“When the factory closed, all the workers were forced to flee. When I lost my job, I suffered a lot economically,” she said. “I had no money, and I have no parents to ask for support. I’m grateful that my landlord allowed me to stay for free so I could set up a small coffee store in front of the park with a friend, but the income isn’t constant.” While she said work in the factory was challenging—“there was too much work, and the payment wasn’t good”—it offered her a stable and secure income. She saw it as an important stepping stone not just in her career but in her desire to become an independent woman.

Christian Meyer leads the Oxford Martin Programme on the Future of Development and has extensively researched the garment industry in both his capacity at the university and as a former World Bank employee in Ethiopia.

Meyer said a job at Hawassa Industrial Park for a young rural Ethiopian woman can be a life-transforming opportunity, a step toward financial and personal autonomy.

While work in the factory was challenging—“there was too much work, and the payment wasn’t good”—it offered a stable and secure income.

“The AGOA suspension has had a direct impact on the livelihoods of young women from rural areas,” he said.

But just because AGOA has been suspended, Zakaria Sorgho, a research associate in international trade policy at Université Laval in Quebec, said it shouldn’t deter foreign investors, because the AGOA suspension “does not mean closed-border policy for Ethiopian exports,” and the country exports far more to Europe, Africa, and the Middle East.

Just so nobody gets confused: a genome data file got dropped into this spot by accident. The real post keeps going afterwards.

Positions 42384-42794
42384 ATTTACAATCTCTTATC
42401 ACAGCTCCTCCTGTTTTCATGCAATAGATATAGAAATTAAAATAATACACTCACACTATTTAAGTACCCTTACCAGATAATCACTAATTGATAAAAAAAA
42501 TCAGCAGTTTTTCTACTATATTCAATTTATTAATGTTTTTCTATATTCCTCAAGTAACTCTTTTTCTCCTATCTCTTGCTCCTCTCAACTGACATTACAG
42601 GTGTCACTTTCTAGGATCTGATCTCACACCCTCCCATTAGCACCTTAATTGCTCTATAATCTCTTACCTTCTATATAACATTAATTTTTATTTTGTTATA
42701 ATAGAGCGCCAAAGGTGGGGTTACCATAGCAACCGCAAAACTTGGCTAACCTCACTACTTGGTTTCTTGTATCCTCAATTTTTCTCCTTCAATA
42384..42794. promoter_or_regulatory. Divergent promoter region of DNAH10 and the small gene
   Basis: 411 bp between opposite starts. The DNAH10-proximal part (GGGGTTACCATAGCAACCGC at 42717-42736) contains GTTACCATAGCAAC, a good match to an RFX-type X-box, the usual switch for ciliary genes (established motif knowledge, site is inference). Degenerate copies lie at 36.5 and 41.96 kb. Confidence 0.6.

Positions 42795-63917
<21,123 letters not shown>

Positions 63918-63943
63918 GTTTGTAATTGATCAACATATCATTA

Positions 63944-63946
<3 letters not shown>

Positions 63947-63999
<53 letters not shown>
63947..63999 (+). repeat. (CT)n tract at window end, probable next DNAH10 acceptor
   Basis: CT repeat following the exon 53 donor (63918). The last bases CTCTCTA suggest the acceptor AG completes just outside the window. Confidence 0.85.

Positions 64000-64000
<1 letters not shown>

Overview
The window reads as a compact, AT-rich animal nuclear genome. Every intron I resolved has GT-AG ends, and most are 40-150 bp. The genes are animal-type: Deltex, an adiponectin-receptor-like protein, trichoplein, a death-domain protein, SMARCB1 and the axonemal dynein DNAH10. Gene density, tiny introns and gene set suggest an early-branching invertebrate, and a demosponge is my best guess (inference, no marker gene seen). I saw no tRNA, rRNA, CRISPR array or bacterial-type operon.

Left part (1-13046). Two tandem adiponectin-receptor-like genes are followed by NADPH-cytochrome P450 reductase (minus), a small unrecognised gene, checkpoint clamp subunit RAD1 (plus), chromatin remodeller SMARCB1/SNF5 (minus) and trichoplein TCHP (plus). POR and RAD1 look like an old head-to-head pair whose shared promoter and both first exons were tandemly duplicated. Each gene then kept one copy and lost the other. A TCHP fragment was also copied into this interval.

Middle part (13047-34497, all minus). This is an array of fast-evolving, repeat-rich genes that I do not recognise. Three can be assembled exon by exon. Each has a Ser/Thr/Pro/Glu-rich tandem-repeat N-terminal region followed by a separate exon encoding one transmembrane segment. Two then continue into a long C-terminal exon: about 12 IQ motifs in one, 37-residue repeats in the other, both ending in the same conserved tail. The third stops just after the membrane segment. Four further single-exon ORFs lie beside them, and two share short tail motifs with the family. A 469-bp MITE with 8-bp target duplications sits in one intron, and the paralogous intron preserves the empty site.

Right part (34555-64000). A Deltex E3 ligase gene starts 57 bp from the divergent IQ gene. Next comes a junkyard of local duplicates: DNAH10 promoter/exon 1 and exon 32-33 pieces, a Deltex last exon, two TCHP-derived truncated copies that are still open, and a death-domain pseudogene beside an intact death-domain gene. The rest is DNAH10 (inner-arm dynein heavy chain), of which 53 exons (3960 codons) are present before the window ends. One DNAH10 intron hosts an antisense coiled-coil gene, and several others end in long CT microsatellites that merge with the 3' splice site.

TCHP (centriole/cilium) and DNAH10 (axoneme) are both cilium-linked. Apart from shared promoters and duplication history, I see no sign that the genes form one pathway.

With the future of Hawassa Industrial Park uncertain, one thing is clear: Workers want better conditions. Several workers told Foreign Policy they cannot afford menstrual products and are forced to use scrap material at the factory, which has given them infections. They also spoke of being refused leave, including one woman who was not allowed to go to her own father’s funeral; of being timed when they take a bathroom break and being suspended if they exceed the two-minute limit; of inadequate health care facilities; of unrealistic manufacturing targets; and of physical and verbal abuse, including one pregnant woman who was hit after making a mistake on the production line.

Paul Barrett, deputy director of New York University’s Stern Center for Business and Human Rights, said that supplier factory owners and Western brands that buy from them had a responsibility to “police the factory floor to ensure an end to plainly illegal sexual extortion.”

“Specific steps would include suppliers allowing—even encouraging—collective representation of female employees via unions or workers’ committees so that worker representatives could convey specific reports of abuse to management,” he said. “The global brand companies that buy low-cost garments from outsourced factories must use their economic leverage to monitor worker treatment and cut their ties to suppliers that refuse to take protection of female factory workers seriously.”